As mentioned in the last slide, if a manufacturer claims or implies a product can cure, treat, or prevent a disease or condition, this product may be subject to FDA regulation.  Our primary concern is making sure for those devices that are termed "medical devices," that the user, the consumer, the patient, and the physician have enough information to use that product safety ‑‑ safely and effectively.  And the FDA provides information for manufacturers to help them determine if their product is a medical device, and what regulatory requirements may apply to their medical device.  That's the general framework.

Now, if there are components of that product that require additional assessment, additional evaluation, then we can move to potentially a case‑by‑case basis where we would, sort of, curtail the regulatory requirements for that product accordingly; and that brings in the case‑by‑case approach.

There has also been discussion with regard to neurocognitive devices as it relates to direct‑to-consumer devices, and the use of mobile medical applications, as direct‑to‑consumer devices as well for some of the brain enhancement-type technologies.

Here again, the point I would like to return to is that if a manufacturer claims or implies a product can cure, treat, prevent a disease or condition, it may be subject to FDA regulation.  Where questions exist, and they do, we ask that all developers, sponsors, and users contact us, and we try to provide as many opportunities for information online, at public meetings for them to have a discussion with us to figure out what's the most appropriate path for this ‑‑ for their product.

Last, I would like to review key – a few key priorities.  I'm not going to go into detail, but the first one is the transparency, because I think if we can make our ‑‑ if we can make our regulatory paths and processes more transparent to the public and to sponsors and developers, this will help better provide some understanding and approach to those products when they reach our ‑‑ when they reach us at FDA.

A few closing thoughts.  One of the most important aspects of getting a medical device to market is to know where to begin.  If developers and innovators have questions on whether or not they should contact FDA or submit a marketing application, they probably should.

This has increased opportunities and approaches when using this mechanism to get feedback from the Agency through several mechanisms.  And FDA takes ‑‑ FDA takes very seriously the ethics component of this discussion.

We have ethics personnel on staff, should ethics issues arise.  We are also able to consult with staff on a particular topic or medical device issue.  And this research at FDA nicely crosswalks the Recommendations 1 through 4 in the Gray Matters publication of the latest bioethics report that underscores the importance of integration and inclusion of ethical perspectives on advisory and review bodies, specifically our FDA advisory committee meetings that we have.  We just had one in April.

Third, where questions exist, and they do, often FDA uses public meetings and advisory committee meetings to address that particular issue.  This is particularly relevant to one of the recommendations in the earlier publication of the Bioethics Commission, which focused on communication and the ethical management and integration of information.

I've also ‑‑ like to include here a number of FDA resources for the part of the record for the slides, so folks can also explore what we have online for sponsors, developers, and innovators.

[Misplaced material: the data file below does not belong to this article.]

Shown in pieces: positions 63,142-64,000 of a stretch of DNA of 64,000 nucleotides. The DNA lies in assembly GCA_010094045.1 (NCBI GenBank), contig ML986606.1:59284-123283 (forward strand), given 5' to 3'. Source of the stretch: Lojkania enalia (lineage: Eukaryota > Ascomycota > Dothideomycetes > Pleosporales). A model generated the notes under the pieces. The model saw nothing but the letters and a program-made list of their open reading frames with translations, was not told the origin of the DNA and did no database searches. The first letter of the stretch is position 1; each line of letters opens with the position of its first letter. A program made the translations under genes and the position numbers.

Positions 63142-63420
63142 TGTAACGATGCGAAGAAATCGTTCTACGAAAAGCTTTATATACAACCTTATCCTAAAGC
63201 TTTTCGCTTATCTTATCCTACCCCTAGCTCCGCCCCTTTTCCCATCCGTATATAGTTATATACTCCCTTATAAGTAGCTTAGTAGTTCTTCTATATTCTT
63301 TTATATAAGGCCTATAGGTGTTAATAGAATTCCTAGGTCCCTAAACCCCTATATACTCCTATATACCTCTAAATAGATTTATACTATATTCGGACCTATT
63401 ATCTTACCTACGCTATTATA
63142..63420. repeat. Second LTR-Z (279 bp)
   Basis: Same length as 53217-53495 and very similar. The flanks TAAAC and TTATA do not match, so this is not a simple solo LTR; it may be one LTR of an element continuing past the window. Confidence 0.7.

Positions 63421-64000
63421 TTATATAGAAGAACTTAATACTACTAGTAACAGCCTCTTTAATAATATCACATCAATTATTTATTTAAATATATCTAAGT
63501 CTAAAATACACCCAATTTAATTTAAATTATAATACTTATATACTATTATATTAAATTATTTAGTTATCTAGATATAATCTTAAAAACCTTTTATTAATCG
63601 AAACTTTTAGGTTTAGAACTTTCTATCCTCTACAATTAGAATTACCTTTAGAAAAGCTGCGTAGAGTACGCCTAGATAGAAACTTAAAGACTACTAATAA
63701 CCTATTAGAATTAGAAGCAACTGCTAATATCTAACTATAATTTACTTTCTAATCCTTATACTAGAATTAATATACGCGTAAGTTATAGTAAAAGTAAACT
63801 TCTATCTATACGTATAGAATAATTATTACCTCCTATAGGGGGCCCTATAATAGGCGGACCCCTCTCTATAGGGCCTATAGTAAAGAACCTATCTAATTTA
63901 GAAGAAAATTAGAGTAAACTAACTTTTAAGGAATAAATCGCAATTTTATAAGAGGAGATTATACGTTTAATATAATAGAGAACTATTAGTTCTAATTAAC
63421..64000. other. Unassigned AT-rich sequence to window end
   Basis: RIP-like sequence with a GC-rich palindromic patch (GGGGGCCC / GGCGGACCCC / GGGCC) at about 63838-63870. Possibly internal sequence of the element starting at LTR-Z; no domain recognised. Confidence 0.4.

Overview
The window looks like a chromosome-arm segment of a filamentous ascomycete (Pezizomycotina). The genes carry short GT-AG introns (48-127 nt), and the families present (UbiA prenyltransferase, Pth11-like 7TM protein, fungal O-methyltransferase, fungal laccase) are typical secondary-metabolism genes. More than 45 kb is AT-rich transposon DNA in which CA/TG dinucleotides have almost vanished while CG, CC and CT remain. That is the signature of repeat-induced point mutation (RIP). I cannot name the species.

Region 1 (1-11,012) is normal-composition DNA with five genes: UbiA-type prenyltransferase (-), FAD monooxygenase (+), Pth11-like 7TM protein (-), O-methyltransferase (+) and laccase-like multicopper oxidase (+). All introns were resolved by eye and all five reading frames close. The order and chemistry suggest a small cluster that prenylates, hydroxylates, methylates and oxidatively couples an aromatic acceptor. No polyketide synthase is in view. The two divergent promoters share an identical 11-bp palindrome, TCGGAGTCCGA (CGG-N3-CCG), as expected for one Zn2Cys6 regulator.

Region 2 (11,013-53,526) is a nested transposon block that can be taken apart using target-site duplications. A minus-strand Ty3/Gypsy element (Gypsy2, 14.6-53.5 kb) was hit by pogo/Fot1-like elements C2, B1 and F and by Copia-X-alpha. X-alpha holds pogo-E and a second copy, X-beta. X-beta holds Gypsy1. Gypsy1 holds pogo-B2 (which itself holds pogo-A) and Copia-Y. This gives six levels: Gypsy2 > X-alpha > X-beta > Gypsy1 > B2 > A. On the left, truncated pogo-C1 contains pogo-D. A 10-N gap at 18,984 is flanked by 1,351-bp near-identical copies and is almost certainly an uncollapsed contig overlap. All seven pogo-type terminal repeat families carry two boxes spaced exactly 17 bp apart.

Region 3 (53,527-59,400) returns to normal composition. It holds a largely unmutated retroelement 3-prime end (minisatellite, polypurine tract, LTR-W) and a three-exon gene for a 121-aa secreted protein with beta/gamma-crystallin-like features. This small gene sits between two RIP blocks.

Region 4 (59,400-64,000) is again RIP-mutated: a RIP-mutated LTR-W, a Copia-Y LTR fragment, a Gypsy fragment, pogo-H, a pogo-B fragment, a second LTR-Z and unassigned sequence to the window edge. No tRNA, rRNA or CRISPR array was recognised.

With that, I would like to yield back my time ‑‑ any remaining time that the panel has.  And I thank you for your attention to FDA’s presentation.

DR. WAGNER:  We appreciate the additional seconds, thank you.


DR. WAGNER:  Our ‑‑ 30 seconds; yeah, half a minute.

Our third speaker is Dr. Freddie Ann Hoffman, CEO of a consulting firm.  It's spelled HeteroGeneity, but I wonder if we ‑‑ do we emphasize the "gene" in there?

DR. HOFFMAN:  No.  It's ‑‑

DR. WAGNER:  The way you have written it here.

Previously, she served as Deputy Director of the Medical Staff in the Office of the Commissioner of U.S. Food and Drug Administration.  She developed the Agency's positions and policies on botanicals and alternative medicines.

Most recently, Dr. Hoffman was Senior Medical Director for the New Product Development at Warner Lambert Consumer Healthcare, where she served on the Technology Search and New Product Development Teams and was involved in strategic development and positioning of dietary supplements and other direct‑to‑consumer products.

Welcome to you.

DR. HOFFMAN:  Thank you very much.  And thank you for the invitation.

Very briefly, I'm here to talk about the direct‑to‑consumer products, dietary supplements and dietary ingredients.

I would like to start by saying that I was called by a physician whose wife had Alzheimer's and he was debating whether he should put his wife on a Phase III trial for a drug, versus taking something that was direct‑to‑consumer, because he had concerns regarding whether his wife would be randomized to the non‑treatment group, the placebo group.  So this, sort of, got me thinking about dietary supplements and their role.

Very briefly, dietary supplements are part of the food category that the FDA regulates and had a very good preview of the overview.  It is only one of several food categories.  I'm not going to be talking about medical foods or foods for special dietary uses.

But a dietary supplement can be various types of ingredients; vitamins, minerals, herbs, botanicals, concentrates, metabolites.  But they can also include drugs and biologics if marketed as a dietary supplement or food prior to approval as a drug or biologic.  But the key point is that a dietary supplement is intended to supplement the diet.